Spin That Record Again

October 14, 2016 | by Field Team

Parliament may have returned, but there is crucially one final conference to go – that of the Scottish National Party. Now is the time in the calendar when (some) of the Westminster bubble heads north to the SNP’s annual shindig. Scotland’s First Minister Nicola Sturgeon certainly warmed the cockles of…

Parliament may have returned, but there is crucially one final conference to go – that of the Scottish National Party. Now is the time in the calendar when (some) of the Westminster bubble heads north to the SNP’s annual shindig.

Scotland’s First Minister Nicola Sturgeon certainly warmed the cockles of the party faithful kicking off the conference on Thursday with a commitment to a second independence referendum. Indeed, one of Field’s mice in the conference hall told of hugging and tears amongst delegates as this was announced.

As always with wily Sturgeon, the clues are in the language. Next week will see the launch of a consultation on a second Scottish independence referendum. Quite frankly, a consultation that will not guarantee a second vote before Brexit.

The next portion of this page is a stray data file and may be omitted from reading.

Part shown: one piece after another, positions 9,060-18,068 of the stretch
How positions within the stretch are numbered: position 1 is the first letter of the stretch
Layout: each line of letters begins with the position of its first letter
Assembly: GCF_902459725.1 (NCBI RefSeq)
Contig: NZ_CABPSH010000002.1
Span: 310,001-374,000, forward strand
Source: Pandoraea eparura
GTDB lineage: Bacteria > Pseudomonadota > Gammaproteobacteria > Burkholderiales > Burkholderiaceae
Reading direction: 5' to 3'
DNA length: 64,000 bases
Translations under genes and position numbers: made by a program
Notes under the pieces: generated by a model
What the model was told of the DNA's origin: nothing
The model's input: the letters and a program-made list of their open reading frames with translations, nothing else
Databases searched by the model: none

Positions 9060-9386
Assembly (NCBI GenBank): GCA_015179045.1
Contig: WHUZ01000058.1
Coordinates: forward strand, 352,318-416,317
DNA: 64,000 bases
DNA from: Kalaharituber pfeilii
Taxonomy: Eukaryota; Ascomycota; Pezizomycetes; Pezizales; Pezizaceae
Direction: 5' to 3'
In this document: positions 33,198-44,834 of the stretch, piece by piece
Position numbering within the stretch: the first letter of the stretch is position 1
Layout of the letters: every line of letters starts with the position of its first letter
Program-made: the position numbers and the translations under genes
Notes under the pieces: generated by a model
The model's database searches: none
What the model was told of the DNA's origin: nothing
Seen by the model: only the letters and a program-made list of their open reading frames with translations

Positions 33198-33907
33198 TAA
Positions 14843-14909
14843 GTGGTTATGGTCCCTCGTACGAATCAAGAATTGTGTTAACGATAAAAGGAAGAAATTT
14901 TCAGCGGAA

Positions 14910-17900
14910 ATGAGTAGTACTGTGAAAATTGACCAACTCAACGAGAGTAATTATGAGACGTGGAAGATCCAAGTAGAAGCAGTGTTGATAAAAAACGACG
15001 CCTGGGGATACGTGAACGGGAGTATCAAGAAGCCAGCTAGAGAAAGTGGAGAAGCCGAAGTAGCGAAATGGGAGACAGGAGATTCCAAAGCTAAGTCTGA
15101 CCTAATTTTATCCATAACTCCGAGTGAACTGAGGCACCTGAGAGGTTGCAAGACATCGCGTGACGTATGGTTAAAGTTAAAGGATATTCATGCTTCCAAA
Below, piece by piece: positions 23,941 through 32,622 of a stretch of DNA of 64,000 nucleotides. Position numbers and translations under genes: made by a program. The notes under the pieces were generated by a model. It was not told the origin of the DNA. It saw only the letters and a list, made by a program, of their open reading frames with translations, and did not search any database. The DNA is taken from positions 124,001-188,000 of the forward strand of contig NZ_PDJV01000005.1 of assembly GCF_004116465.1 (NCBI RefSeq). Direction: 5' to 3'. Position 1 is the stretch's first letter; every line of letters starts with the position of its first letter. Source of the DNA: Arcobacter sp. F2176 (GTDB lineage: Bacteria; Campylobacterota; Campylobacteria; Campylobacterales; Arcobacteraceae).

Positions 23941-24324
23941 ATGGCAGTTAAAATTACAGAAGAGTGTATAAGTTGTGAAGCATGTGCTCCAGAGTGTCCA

Sturgeon’s game here is to keep her band of supporters on board, whilst securing as much of the European single market without being in the EU. Sturgeon knows Scotland will exit the EU alongside the rest of the UK long before it becomes an independent country.

The Britain that Scots voted to remain in barely two years ago is no longer the same country argue the nationalists. But neither is the Scotland that existed in 2014. With oil prices sharply down, and still no answer to the currency question, the SNP are still as far away from the winning post as ever.

Next year marks the SNP’s decade in power. Nothing in politics lasts forever. And Sturgeon knows this. Rhetoric has always been a strong point of the SNP, and the First Minister will continue with her strongly worded threats of a second referendum. But with rumblings of a Momentum-style break in the party, and the daily battles of domestic governance, there may yet be more tears to come.

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